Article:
• Sending Employees Across the Ditch

    New Zealand and Australia share many similarities, and numerous laws and regulatory matters are reciprocated between our two countries. There are notable differences, however. One of these is immigration rules.

  • Redundancies and their effect on Employer-Sponsored Visas

    As the global economic downturn continues, a number of Australian employers that sponsor employees for permanent residence under the Employer Nominations Scheme (ENS) have recently announced redundancies. If your business is one of these, do not be surprised to receive a ‘please explain’ letter from the Department of Immigration and Citizenship (DIAC).

  • Failure to check work rights could be a costly mistake

    Employers could face hefty penalties and criminal records if found guilty of breaches under the proposed Migration Amendment (Reform of Employer Sanctions) Bill 2012.

  • Do EMAs matter?

    The recently announced Enterprise Migration Agreement (EMA) for the Roy Hill project has been the cause of intense union, media and political scrutiny about the employment of overseas workers in the resources sector. Even if no other EMAs are approved, overseas workers will continue to be engaged on resources projects and in industries where there are genuine shortages for skilled labour.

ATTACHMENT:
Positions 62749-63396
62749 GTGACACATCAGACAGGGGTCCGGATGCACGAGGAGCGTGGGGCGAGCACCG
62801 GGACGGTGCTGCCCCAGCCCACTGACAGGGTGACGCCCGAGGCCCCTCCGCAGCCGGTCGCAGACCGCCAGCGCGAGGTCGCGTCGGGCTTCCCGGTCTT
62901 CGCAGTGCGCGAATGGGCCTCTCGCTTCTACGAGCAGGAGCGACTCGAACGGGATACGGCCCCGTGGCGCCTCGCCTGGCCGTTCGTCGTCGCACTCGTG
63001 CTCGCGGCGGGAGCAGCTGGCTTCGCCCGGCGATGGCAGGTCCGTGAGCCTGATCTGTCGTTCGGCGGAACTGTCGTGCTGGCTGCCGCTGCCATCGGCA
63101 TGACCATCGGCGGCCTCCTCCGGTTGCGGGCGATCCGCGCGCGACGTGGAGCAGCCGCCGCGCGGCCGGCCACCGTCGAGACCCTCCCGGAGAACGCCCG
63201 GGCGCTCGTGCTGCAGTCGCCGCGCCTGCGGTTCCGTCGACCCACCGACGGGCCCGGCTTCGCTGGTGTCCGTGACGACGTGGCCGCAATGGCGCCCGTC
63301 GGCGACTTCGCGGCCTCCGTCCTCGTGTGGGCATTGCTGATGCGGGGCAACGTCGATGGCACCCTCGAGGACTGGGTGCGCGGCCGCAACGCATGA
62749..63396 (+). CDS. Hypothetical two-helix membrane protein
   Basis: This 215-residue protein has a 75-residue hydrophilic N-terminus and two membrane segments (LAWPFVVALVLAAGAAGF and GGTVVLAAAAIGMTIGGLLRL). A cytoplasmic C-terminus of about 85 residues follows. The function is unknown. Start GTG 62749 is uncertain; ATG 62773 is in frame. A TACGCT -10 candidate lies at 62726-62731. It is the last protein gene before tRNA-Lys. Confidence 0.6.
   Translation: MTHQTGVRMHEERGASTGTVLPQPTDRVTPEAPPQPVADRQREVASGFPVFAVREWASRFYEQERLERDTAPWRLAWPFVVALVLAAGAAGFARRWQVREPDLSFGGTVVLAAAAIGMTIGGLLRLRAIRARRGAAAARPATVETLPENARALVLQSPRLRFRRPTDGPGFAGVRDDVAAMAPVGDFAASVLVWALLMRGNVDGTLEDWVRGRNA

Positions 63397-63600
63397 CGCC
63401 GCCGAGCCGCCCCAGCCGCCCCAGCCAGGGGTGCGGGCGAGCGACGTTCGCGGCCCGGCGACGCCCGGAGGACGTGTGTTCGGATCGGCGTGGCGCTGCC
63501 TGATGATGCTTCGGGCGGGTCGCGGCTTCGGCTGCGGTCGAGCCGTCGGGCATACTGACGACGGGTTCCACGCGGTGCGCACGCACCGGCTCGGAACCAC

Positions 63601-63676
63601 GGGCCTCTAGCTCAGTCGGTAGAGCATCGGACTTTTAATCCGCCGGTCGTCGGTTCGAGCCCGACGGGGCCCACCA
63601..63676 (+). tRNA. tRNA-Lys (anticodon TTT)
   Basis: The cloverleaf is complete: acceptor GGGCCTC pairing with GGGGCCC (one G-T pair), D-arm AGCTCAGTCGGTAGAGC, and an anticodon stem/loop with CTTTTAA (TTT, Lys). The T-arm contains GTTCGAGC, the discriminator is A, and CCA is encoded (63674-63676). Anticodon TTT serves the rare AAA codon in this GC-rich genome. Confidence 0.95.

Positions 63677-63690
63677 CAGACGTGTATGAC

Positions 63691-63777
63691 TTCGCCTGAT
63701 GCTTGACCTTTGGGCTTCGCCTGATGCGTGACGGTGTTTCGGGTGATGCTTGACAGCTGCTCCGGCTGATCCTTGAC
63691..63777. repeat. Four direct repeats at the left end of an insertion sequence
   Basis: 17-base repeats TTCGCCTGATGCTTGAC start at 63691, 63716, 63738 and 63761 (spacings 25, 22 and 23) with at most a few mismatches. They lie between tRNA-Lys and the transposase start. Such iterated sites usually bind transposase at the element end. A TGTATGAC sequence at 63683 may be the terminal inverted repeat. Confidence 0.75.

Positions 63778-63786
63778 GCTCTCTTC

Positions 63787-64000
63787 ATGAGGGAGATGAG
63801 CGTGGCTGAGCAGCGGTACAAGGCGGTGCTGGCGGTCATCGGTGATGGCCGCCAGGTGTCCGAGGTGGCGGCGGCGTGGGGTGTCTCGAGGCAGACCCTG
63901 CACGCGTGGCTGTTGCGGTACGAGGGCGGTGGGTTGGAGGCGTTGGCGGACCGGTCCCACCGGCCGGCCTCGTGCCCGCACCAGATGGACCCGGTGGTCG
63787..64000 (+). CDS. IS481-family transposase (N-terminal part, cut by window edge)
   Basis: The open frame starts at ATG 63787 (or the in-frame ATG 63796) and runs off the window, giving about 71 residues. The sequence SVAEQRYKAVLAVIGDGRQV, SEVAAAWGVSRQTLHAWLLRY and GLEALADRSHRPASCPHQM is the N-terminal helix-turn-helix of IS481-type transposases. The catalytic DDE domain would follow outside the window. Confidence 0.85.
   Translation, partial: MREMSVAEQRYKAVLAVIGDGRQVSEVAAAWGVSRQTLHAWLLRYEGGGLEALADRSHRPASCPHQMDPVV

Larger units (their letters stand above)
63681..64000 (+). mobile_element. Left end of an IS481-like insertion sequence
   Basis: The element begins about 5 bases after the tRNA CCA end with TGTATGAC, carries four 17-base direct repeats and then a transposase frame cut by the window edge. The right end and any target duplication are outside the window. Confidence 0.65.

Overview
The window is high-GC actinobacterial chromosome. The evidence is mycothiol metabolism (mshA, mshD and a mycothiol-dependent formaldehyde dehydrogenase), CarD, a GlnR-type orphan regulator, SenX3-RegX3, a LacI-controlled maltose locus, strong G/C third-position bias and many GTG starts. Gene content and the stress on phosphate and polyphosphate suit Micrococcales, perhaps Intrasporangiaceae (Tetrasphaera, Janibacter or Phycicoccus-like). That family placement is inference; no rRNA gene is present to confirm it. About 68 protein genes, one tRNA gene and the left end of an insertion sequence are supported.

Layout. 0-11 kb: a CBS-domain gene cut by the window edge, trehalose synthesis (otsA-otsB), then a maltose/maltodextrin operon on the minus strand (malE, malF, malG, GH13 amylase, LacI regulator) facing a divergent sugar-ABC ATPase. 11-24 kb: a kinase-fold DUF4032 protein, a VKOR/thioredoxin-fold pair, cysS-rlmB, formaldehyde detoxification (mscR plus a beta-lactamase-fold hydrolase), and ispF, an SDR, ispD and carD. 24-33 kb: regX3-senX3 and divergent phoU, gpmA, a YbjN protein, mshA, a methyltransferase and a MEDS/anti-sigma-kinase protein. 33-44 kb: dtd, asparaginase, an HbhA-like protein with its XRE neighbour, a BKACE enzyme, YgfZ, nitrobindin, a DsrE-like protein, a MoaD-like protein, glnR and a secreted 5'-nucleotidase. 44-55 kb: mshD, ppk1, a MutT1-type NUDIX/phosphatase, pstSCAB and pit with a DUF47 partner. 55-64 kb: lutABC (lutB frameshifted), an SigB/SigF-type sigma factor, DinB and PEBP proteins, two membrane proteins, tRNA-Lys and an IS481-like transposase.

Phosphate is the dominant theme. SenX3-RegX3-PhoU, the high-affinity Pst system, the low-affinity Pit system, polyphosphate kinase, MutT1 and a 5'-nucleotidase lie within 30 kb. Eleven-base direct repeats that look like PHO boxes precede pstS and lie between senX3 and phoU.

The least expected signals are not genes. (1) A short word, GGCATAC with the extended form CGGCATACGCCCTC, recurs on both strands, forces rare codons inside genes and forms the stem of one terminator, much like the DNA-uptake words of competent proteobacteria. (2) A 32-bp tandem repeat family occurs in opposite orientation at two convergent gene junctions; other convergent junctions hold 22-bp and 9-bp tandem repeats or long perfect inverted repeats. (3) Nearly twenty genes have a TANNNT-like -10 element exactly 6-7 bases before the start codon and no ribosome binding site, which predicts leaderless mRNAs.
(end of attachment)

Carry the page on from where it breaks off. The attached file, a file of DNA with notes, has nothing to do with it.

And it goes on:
• The new Skilled Migrant Selection Model - a brave new world?

    Next month will see the introduction of major reforms to the Skilled Migration program with the launch of SkillSelect, the Government’s innovative Skilled Migrant Selection Model. These reforms, which come into effect from 1 July 2012, will impact the employer sponsored, Business Skills and General Skilled Migration (GSM) visa categories.

  • Migration highlights from the 2012-13 Federal Budget - how will this affect your business?

    The 2012-13 Federal Budget revealed a boost of 5,000 places to the 2012-13 migration program, to raise the overall program to 190,000. Employers are the main beneficiaries with the skilled migration category increased to 129,250 places in what will be the largest permanent migration intake since 1945.

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